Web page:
Paul Krugman: The Treason Card

Expect Paul to be crucified by the Malkin/FrontPage crowd (again).

The Treason Card
Published: July 7, 2006

The nature of the right-wing attack on The New York Times – an attack not on the newspaper’s judgment, but on its motives – seems to have startled many people in the news media. After an editorial in The Wall Street Journal declared that The Times has what amount to treasonous intentions – that it “has as a major goal not winning the war on terror but obstructing it” – The Journal’s own political editor pronounced himself “shocked,” saying that “I don’t know anybody on the news staff of The Wall Street Journal that believes that.”

But anyone who was genuinely shocked by The Journal’s willingness to play the treason card must not have been paying attention these past five years.

Over the last few months a series of revelations have confirmed what should have been obvious a long time ago: the Bush administration and the movement it leads have been engaged in an authoritarian project, an effort to remove all the checks and balances that have heretofore constrained the executive branch.

Much of this project involves the assertion of unprecedented executive authority – the right to imprison people indefinitely without charges (and torture them if the administration feels like it), the right to wiretap American citizens without court authorization, the right to declare, when signing laws passed by Congress, that the laws don’t really mean what they say.

But an almost equally important aspect of the project has been the attempt to create a political environment in which nobody dares to criticize the administration or reveal inconvenient facts about its actions. And that attempt has relied, from the beginning, on ascribing treasonous motives to those who refuse to toe the line. As far back as 2002, Rush Limbaugh, in words very close to those used by The Wall Street Journal last week, accused Tom Daschle, then the Senate majority leader, of a partisan “attempt to sabotage the war on terrorism.”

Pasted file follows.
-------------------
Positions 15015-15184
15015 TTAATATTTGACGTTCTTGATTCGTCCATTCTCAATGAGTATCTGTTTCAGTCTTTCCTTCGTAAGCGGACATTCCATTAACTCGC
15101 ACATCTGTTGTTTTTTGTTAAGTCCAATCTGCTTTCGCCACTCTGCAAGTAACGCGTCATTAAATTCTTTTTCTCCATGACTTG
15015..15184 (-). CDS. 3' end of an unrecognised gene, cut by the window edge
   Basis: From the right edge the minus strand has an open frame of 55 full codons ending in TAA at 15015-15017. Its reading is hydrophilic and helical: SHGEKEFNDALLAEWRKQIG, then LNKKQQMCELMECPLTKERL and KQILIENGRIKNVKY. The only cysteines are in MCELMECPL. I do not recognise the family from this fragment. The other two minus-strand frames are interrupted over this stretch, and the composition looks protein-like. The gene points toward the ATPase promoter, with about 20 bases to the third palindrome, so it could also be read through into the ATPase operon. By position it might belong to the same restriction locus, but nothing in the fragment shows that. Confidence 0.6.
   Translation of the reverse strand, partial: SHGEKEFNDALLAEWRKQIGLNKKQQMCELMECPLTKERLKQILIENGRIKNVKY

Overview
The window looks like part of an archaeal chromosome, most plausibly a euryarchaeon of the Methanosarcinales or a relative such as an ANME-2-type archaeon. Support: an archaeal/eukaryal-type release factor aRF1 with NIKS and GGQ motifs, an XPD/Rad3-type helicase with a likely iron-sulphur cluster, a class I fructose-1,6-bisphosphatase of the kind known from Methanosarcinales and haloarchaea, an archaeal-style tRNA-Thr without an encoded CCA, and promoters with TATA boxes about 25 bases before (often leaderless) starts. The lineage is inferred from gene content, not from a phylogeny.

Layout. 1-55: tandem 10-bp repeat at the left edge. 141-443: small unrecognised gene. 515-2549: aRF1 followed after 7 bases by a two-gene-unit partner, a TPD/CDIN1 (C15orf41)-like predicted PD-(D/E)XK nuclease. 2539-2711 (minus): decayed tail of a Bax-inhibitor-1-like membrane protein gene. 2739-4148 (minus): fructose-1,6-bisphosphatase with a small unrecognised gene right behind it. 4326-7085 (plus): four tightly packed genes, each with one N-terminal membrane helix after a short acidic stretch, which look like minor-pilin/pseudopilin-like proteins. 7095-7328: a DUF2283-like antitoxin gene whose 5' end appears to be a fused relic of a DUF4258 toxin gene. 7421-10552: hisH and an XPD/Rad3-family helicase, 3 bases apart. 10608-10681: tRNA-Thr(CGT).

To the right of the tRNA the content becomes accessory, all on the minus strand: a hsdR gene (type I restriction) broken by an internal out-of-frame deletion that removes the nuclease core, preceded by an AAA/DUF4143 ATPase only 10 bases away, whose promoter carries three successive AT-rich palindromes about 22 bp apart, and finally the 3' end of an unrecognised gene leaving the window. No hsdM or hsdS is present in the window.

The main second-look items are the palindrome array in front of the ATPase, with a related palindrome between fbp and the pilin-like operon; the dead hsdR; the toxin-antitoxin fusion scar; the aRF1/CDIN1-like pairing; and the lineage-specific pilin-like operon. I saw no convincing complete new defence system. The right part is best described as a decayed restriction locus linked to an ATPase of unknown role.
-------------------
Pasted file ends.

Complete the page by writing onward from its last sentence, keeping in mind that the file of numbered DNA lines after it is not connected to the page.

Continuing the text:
Those of us who tried to call attention to this authoritarian project years ago have long marveled over the reluctance of many of our colleagues to acknowledge what was going on. For example, for a long time many people in the mainstream media applied a peculiar double standard to political speech, denouncing perfectly normal if forceful political rhetoric from the left as poisonous “Bush hatred,” while chuckling indulgently over venom from the right. (That Ann Coulter, she’s such a kidder.)

But now the chuckling has stopped: somehow, nobody seems to find calls to send Bill Keller to the gas chamber funny. And while the White House clearly believes that attacking The Times is a winning political move, it doesn’t have to turn out that way – not if enough people realize what’s at stake.

For I think that most Americans still believe in the principle that the president isn’t a king, that he isn’t entitled to operate without checks and balances. And President Bush is especially unworthy of our trust, because on every front – from his refusal to protect chemical plants to his officials’ exposure of Valerie Plame, from his toleration of war profiteering to his decision to place the C.I.A. in the hands of an incompetent crony – he has consistently played politics with national security.

And he has done so with the approval and encouragement of the same people now attacking The New York Times for its alleged lack of patriotism.

Does anyone remember the editorial that The Wall Street Journal published on Sept. 19, 2001? “So much for Florida,” the editorial began, celebrating the way the terrorist attack had pushed aside concerns over the legitimacy of the Supreme Court decision that installed Mr. Bush in the White House. The Journal then warned Mr. Bush not to give in to the “temptation” to “subjugate everything else to the priority of getting bipartisan support for the war on terrorism.” Instead, it urged him to use the “political capital” generated by the atrocity to push through tax cuts and right-wing judicial appointments.

Things have changed since then: Mr. Bush’s ability to wrap his power grab in the flag has diminished now that most Americans no longer consider him either competent or honest. But the administration and its supporters still believe that they can win political battles by impugning the patriotism of those who won’t go along.

For the sake of our country, let’s hope that they’re wrong.